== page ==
Thursday, February 17, 2011
Our modern (or contemporary) world has its origins in the 19th century. Particularly in regard to developments in politics, economics and in the Industrial Revolution which occurred in Europe (including Russia) and in the US and which spread in a significant manner to Japan during the 19th century.
It seems these developments have spread across our modern world to such a significant degree that countries today are considered "modernized" or "developing" in regard to how they compare with what emerged from the 19th century in Europe and the US.
In considering the 19th century, it might be helpful to expand its time period from perhaps the American Revolution to the outbreak of WW I in 1914. Of course, a more firm starting point could be the French Revolution.
For 1,000 years and more Europe had been dominated by blood and religious faith, or the aristocracy and the Christian religion. Apparently this circumstance mostly dissolved in the 19th century as an emerging non-aristocratic citizenry challenged the political power of the aristocracy while secularism and a new materialism ascended. It took WW I to remove from power the last European emperor, kaiser and czar.
Many things developed during (and emerged from) the 19th century. It seems the Industrial Revolution is still proceeding (having evolved into our modern Technology Revolution.) A growing middle class desired democratic societies. Darwin happened. So did Nietzsche. So did Dostoyevsky. And so did Marx (eventually one-third of all the people in the whole world would be ruled by governments and regimes based on a 19th-century social/economic/political philosophy.)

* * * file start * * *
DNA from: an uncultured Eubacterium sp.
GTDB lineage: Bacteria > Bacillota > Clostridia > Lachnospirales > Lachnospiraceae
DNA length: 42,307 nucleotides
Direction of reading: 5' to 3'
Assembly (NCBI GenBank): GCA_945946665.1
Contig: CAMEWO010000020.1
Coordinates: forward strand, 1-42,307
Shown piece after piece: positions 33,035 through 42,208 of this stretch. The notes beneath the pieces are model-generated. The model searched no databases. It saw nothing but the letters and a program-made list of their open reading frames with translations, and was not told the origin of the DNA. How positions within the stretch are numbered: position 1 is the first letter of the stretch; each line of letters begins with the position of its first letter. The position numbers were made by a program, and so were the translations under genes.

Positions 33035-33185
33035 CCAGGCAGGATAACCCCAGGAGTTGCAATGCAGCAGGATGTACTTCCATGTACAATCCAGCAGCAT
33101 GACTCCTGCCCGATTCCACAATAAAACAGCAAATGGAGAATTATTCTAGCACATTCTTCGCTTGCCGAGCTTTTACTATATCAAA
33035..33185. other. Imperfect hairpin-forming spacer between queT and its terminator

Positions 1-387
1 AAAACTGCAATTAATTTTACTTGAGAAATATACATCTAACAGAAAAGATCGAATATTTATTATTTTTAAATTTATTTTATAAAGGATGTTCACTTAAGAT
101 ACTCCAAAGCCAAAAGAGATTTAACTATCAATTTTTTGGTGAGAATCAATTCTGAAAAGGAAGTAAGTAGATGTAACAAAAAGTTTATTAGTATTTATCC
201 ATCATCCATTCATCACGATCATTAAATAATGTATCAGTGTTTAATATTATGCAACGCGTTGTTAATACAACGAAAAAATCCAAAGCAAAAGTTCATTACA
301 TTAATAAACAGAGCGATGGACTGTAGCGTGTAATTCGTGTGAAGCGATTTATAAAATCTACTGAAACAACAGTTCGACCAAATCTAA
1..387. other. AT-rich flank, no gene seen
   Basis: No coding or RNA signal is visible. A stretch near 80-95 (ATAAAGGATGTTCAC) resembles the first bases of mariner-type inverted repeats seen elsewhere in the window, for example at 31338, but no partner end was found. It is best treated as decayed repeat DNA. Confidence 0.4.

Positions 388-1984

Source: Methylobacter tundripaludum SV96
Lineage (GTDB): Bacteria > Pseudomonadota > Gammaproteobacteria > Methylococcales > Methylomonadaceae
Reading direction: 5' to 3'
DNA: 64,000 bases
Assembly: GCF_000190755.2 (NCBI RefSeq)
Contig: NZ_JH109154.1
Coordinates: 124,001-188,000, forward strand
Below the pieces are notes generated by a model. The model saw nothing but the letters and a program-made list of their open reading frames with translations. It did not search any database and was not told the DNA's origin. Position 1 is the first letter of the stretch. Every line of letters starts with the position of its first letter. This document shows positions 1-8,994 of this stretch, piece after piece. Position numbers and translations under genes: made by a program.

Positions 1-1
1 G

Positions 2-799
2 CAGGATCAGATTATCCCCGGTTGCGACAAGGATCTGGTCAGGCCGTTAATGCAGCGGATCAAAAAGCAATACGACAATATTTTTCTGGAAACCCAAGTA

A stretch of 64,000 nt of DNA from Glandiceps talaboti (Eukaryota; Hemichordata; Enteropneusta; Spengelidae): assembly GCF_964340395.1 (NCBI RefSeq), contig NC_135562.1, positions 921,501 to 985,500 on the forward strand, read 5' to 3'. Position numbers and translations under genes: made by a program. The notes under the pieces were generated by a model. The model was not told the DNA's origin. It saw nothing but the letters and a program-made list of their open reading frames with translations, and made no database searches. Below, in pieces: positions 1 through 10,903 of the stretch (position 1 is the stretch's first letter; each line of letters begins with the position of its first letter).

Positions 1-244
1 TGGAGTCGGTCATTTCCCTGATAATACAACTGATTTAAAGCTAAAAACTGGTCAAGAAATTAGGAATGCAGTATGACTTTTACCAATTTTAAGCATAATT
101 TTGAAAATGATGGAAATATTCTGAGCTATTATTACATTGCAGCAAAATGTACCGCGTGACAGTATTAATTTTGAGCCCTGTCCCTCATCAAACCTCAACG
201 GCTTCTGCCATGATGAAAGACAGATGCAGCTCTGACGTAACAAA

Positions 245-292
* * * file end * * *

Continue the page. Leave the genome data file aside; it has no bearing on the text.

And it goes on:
Among the many revolutions which occurred in the 19th century (some failed, some succeeded) there was also a revolution in the Arts. Painters broke free from traditional ways of depicting reality, and this continues today. A more modern kind of literature developed (especially in regard to crime novels, which continue to be best-sellers in the US. Thank you Mr. Poe, Mr. Doyle, and Mr. Dostoyevsky.) Mr. Verne began writing sci-fi tales.
It seems, in regard to the making of our modern world -- worldwide --the 19th century might have been the pivotal turning point in history. Would you agree? Disagree?
Can anyone add some knowledge and detail in regard to the things which developed or originated in the 19th century? Nationalism? Imperialism? Atheism? Socialism? Capitalism as well as Marxism? Also, Feminism, the embryonic but growing movement for equal rights for women? Ground-breaking inventions? What about developments in other parts of the world during the 19th century such as in Asia, India, Africa, South America, etc.?
What things have I left out or missed (or gotten wrong?)